“For us organzing has been and is crucial for achieving change. Only through collective action can we find solutions to our problems and dream incessantly… “, a Café Femenino farmer
In Peru, coffee production is mostly done by women in rural areas. But they seldom receive the economic or social benefits. In addition, 41 percent of these women suffer emotional and physical abuse and myriad forms of gender-based violence. Café Femenino is the story of their struggle against poverty and patriarchy. Watch the video Worth Celebrating.
The coffee crisis of 1992 prompted women producers to organize and develop strategies to change their economic and social exclusion as producers/farmers and as women. The immediate economic crisis was so acute that to buy 1 bag of rice at that time, they had to sell 1.5 bags of coffee.
The depression in the global coffee market and the fall of coffee prices to abysmal levels revealed the extremely unequal trade position of small producers. The threats to their livelihood were immediate and real. It was in this context that the coffee farmers and local NGOs decided to try alternative markets. They opted to certify their coffee as organic in order to sell it in the American market with the assistance of the Organic Products Trading Company (OPTCO), a Canadian organization which works with producer communities in the South. Because the farmers had always used sustainable and organic practices, it was not difficult to get the certification. This involved 50 producers, of whom 8 were women. As production expanded, so did the number of communities involved and the numbers of coffee producers who were women.
The idea of producing a specialized and separate brand produced by women was born at this first meeting of women coffee producers in 2003:
“Out of this a new idea—separating their coffee from the rest of the production—was proposed. This concept was conceived through the combined efforts of PROASSA, CICAP, CECANOR, and the women themselves searching for ideas that would improve the conditions of their lives”.
PROASSA (Promotora de la Agricultura Responsable) is a producer and exporter of certified organic coffee and has been in operation since 1992; CICAP is a local NGO; CECANOR, the Central de Cafetaleros del Nor Oriente is the coffee cooperative:
“Today, 30% (745) of the participants in CECANOR are women. Each day they assume more responsibilities not only in positions of leadership in grassroots organizations, but also in higher level offices”.
There are currently 464 women coffee farmers involved with Café Femenino. The coffee is sold in the Fair Trade market because it is produced organically, sustainably and under equitable labour practices. An extra 0.02/lb goes directly to the women to spend as they see fit in order to improve their lives. For example, due to limited resources, families often prefer to send the sons and not the daughters to school. This social norm also limits the public role of women who are reluctant to participate in activities outside of the home. This additional income helps overcome this particular form of social exclusion and through that, to challenge socially accepted gender roles.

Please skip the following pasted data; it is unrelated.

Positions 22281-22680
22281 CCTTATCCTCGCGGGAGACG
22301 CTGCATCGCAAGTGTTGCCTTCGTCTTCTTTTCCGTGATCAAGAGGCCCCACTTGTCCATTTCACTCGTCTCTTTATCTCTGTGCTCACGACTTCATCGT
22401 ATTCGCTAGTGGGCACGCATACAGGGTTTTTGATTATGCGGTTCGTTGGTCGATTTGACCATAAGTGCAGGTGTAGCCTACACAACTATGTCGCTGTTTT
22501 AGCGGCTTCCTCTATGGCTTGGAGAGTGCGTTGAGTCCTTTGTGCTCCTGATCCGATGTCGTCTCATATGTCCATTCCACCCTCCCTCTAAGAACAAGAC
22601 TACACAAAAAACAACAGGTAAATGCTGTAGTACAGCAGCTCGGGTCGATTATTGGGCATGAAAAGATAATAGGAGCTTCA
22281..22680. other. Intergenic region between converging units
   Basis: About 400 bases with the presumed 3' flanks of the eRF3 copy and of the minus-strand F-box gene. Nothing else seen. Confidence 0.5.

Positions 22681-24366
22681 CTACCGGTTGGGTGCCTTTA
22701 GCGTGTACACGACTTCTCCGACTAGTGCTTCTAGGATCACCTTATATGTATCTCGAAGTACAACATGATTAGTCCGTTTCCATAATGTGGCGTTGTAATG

Café Femenino has helped engender processes through which women were able to challenge gender inequality in various stages of the productive process. These activities range from planting, harvesting, shelling, fermenting, washing, drying, packaging and now, even selling and the making decisions regarding the allocation of proceeds. It is now required that at least one woman serve on the Board of Directors of each coffee association that contributes to the coffees imported by the OPTCO. A woman is also required to serve on the Board of Directors for the fair trade co-operative CECANOR.
As often is the experience of women, the challenging of power relations and gender injustice are not easy tasks and require high degrees of cohesiveness and mutual support. Some of these needs are addressed through regular workshops in which the Café Femenino producers participate. These workshops provide a space for reflecting on issues of self-esteem and gender-based violence. Other workshops address the more technical and economic aspects of improving Café Femenino’s products.
Note: We would like to thank PROASSA for providing us with the material in this story.